Danville, CA

  13. I was in that crowd at UVU. You should have seen it. The poor girl who tried to give Dr. Paul's introduction was nearly shouted off the stage. She became frustrated very quickly and said something like, "If you'll all be quiet and let me finish then you can hear Ron Paul." Guess she didn't know that he's a man who needs no introduction. I estimated about 3,000 in attendance, all shouting "Ron Paul" and "End the Fed" on cue. What a party. And right in the heart of Romneyville, Utah. This is not a great sign for libertarianism's death. I hate to be the one to tell those Randians. wink.

    1. One minor quibble: Mitt Romney being Mormon is no more relevant to his politics than Harry Reid being Mormon (which he is, BTW).

      Just sayin'....

  14. So sad that Rand's great books, The Fountainhead and Atlas have to be associated with these kooks. She let it happen, hell, made it happen. Too bad. Rand convinced me of libertarianism before I knew the word.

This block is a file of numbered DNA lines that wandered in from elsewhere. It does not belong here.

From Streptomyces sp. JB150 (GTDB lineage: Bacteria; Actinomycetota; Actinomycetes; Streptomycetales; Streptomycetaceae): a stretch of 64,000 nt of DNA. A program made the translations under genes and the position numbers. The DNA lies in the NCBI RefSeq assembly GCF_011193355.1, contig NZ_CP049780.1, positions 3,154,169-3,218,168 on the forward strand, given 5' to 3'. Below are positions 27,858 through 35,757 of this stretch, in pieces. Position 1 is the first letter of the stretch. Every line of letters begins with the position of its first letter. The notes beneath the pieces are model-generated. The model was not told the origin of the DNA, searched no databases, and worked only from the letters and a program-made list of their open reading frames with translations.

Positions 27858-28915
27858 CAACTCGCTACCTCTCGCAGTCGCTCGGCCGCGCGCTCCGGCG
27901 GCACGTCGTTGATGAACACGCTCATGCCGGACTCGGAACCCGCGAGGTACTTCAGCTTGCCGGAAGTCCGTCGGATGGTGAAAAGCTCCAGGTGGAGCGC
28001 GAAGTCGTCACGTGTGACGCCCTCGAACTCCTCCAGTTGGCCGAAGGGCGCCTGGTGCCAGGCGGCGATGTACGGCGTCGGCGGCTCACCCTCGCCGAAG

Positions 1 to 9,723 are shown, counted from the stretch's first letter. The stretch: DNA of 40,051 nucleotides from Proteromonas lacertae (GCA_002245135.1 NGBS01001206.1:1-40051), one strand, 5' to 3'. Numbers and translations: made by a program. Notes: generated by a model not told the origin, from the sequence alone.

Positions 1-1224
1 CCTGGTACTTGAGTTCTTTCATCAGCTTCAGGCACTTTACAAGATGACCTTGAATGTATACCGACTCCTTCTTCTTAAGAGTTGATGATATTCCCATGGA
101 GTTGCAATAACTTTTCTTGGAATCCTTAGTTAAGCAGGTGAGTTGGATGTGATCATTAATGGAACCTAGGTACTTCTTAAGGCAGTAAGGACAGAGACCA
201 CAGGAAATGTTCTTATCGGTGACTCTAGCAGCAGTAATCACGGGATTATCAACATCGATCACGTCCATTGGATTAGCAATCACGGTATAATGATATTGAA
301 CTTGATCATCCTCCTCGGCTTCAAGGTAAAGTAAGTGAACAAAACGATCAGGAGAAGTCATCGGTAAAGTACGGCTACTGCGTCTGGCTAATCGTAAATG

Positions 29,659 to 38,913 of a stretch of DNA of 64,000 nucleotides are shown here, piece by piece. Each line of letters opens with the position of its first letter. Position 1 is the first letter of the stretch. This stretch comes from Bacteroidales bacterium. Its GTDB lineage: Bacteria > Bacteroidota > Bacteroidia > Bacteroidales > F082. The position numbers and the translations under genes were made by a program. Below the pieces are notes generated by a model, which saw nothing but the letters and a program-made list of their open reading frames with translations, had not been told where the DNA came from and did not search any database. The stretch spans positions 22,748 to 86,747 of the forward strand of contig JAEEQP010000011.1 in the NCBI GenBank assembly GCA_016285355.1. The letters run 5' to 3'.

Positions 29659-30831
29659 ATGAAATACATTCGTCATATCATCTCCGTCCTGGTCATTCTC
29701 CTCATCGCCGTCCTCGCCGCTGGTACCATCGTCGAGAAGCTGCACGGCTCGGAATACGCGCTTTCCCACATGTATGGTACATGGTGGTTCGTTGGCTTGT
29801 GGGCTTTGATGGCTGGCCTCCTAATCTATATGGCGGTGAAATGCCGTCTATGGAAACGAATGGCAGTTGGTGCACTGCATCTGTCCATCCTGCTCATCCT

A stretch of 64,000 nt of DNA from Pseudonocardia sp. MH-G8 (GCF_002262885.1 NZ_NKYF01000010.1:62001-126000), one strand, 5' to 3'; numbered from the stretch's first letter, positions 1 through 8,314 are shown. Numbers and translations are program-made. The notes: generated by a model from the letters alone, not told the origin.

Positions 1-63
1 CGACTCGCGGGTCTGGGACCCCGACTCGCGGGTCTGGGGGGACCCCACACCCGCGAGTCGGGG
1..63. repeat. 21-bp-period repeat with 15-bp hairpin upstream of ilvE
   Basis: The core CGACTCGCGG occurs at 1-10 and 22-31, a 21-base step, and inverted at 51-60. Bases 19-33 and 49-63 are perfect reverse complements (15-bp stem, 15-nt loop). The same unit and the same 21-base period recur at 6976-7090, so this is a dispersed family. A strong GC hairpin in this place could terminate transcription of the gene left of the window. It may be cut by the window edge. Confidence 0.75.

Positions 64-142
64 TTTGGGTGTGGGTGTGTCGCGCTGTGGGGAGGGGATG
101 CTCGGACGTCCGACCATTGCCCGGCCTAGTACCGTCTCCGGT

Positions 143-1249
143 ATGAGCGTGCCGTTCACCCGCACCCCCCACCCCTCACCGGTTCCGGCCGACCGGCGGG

Btw Nick, I think Warmonger is a kind label for people as bellicose as Brook and Peikoff. The clip linked has Peikoff saying he is not at all concerned with the death of civilians killed by the US military...he also contends that "Iraq" agressed against "Us"...warmongering collectivist claptrap. Thats all that really seems to get the ARI folks warm anymore, arguing for imperialism. Talk about a dying movement...

  15. Quote from Nick: "In short, the path you took to arrive at "non-aggression" matters."

    Reply from Geoih: "Why? Why isn't it enough to simply state that I do not support the initiation of robbery, kidnapping or murder, or those who do, no matter what their reasons?"

    Because if you believe in non-aggression, let's say, because you think that God commanded it, then when you find out that God didn't command it or that there is no God, your basis for believing it will collapse. It matters that you've justified your belief -- truly justified it -- not simply that you happen to believe it "no matter what the reason."

  16. I hope libertarianism keeps following in Rothbard's footsteps--all the way into the grave.

  17. I agree with some sentiments in this piece. However, it starts off with a lie:

    "Leonard Peikoff, the leading advocate of Ayn (there are no innocents in war) Rand's philosophy of Objectivism..."

    AR didn't say "there are no innocents in war." Here's what she said, at the Ford Hall Forum in 1972: